Women in History

Women have always played an important role in history. There were good women, bad women, destroyers of society and shapers. There were women who were unwillingly caught up in the events of history and those who made them happen. Some women were just downright interesting. This blog will post about them all. Requests are welcome.
We post twice a week. All asks are answered publicly unless otherwise indicated. Tag this blog with #historicwomenblog.
Nora Thompson Dean 1907–1984
Nora Thompson Dean was a Lenape Native American traditionalist. Her birth name was Wenjipahkeehlehkwe which roughly translates to “touching leaves woman.”She was a native speaker of the Unami language and dedicated herself to the preservation of the language and her culture.
Nora was educated in Oklahoma public schools and graduated high school as salutatorian. Since she was raised according to Native customs, she appreciated and taught them. She instructed Lenape religious ceremonies, social functions, dances, craftwork, herbal medicines, and language. Dean became an influential member of her community. She received awards for her crafts work and met with government representatives for Native preservation. She lectured at various universities and recorded Lenape language lessons. An Oklahoma governor declared Nora an ambassador of goodwill.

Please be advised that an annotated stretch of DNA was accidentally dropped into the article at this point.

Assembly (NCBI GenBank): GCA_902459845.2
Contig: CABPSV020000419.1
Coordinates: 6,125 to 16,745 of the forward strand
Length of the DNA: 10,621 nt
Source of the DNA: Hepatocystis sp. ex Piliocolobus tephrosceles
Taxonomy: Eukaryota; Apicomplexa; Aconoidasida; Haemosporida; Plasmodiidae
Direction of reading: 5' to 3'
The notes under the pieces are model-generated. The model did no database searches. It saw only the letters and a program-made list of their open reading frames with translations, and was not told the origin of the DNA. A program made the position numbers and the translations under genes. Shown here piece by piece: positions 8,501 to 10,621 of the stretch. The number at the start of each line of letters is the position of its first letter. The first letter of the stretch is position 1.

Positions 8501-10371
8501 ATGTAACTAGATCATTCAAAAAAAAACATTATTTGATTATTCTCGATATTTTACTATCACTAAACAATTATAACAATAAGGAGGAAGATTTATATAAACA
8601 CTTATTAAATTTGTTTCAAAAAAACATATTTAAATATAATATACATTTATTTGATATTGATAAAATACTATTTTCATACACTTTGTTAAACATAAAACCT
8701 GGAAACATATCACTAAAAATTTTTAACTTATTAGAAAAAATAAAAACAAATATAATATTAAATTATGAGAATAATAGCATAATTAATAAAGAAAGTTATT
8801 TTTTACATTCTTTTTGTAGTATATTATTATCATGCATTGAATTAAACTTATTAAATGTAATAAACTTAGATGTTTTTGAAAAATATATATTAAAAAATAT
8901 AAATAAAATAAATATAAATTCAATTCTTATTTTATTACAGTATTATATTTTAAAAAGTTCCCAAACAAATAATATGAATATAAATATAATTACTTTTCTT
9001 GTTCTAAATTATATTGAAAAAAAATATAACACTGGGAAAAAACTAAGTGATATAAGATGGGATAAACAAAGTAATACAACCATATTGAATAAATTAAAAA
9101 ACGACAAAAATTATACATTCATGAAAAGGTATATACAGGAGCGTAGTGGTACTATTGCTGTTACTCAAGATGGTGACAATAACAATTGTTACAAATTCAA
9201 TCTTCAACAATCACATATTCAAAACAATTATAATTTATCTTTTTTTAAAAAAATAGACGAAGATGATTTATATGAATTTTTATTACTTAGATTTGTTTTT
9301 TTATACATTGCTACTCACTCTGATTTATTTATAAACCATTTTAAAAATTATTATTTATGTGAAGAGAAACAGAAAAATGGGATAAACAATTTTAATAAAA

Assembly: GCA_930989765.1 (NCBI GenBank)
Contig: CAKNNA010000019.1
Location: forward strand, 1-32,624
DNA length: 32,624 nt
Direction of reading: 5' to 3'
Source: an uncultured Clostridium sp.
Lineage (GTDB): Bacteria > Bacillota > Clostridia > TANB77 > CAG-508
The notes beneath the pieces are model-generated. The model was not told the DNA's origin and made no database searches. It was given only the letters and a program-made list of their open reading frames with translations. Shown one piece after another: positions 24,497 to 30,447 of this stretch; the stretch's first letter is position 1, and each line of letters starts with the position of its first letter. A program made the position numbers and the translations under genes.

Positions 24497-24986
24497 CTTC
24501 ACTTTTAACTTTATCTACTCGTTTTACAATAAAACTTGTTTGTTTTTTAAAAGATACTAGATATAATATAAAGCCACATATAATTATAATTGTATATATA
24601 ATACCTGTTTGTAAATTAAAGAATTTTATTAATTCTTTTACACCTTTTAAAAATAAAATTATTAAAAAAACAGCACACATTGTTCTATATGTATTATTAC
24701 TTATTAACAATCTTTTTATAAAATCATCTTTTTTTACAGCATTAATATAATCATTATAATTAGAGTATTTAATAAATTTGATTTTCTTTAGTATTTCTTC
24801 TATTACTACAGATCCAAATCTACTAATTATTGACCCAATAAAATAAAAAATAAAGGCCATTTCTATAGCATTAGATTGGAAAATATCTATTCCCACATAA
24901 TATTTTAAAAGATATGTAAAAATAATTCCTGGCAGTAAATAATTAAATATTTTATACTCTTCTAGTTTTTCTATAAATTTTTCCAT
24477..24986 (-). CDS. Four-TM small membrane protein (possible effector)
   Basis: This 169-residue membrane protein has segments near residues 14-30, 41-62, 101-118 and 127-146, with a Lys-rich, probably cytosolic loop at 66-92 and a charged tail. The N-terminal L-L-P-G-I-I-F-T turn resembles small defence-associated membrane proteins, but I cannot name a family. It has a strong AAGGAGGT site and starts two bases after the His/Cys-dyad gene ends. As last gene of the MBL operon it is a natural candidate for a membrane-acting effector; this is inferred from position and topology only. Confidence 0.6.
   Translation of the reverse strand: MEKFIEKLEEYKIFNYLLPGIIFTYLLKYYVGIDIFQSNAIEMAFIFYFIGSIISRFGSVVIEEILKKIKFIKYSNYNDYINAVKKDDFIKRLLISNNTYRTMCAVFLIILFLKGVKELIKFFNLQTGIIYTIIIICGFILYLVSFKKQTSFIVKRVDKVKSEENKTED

Nora Thompson Dean 1907–1984

Nora Thompson Dean was a Lenape Native American traditionalist. Her birth name was Wenjipahkeehlehkwe which roughly translates to “touching leaves woman.”She was a native speaker of the Unami language and dedicated herself to the preservation of the language and her culture.

Nora was educated in Oklahoma public schools and graduated high school as salutatorian. Since she was raised according to Native customs, she appreciated and taught them. She instructed Lenape religious ceremonies, social functions, dances, craftwork, herbal medicines, and language. Dean became an influential member of her community. She received awards for her crafts work and met with government representatives for Native preservation. She lectured at various universities and recorded Lenape language lessons. An Oklahoma governor declared Nora an ambassador of goodwill.  

 

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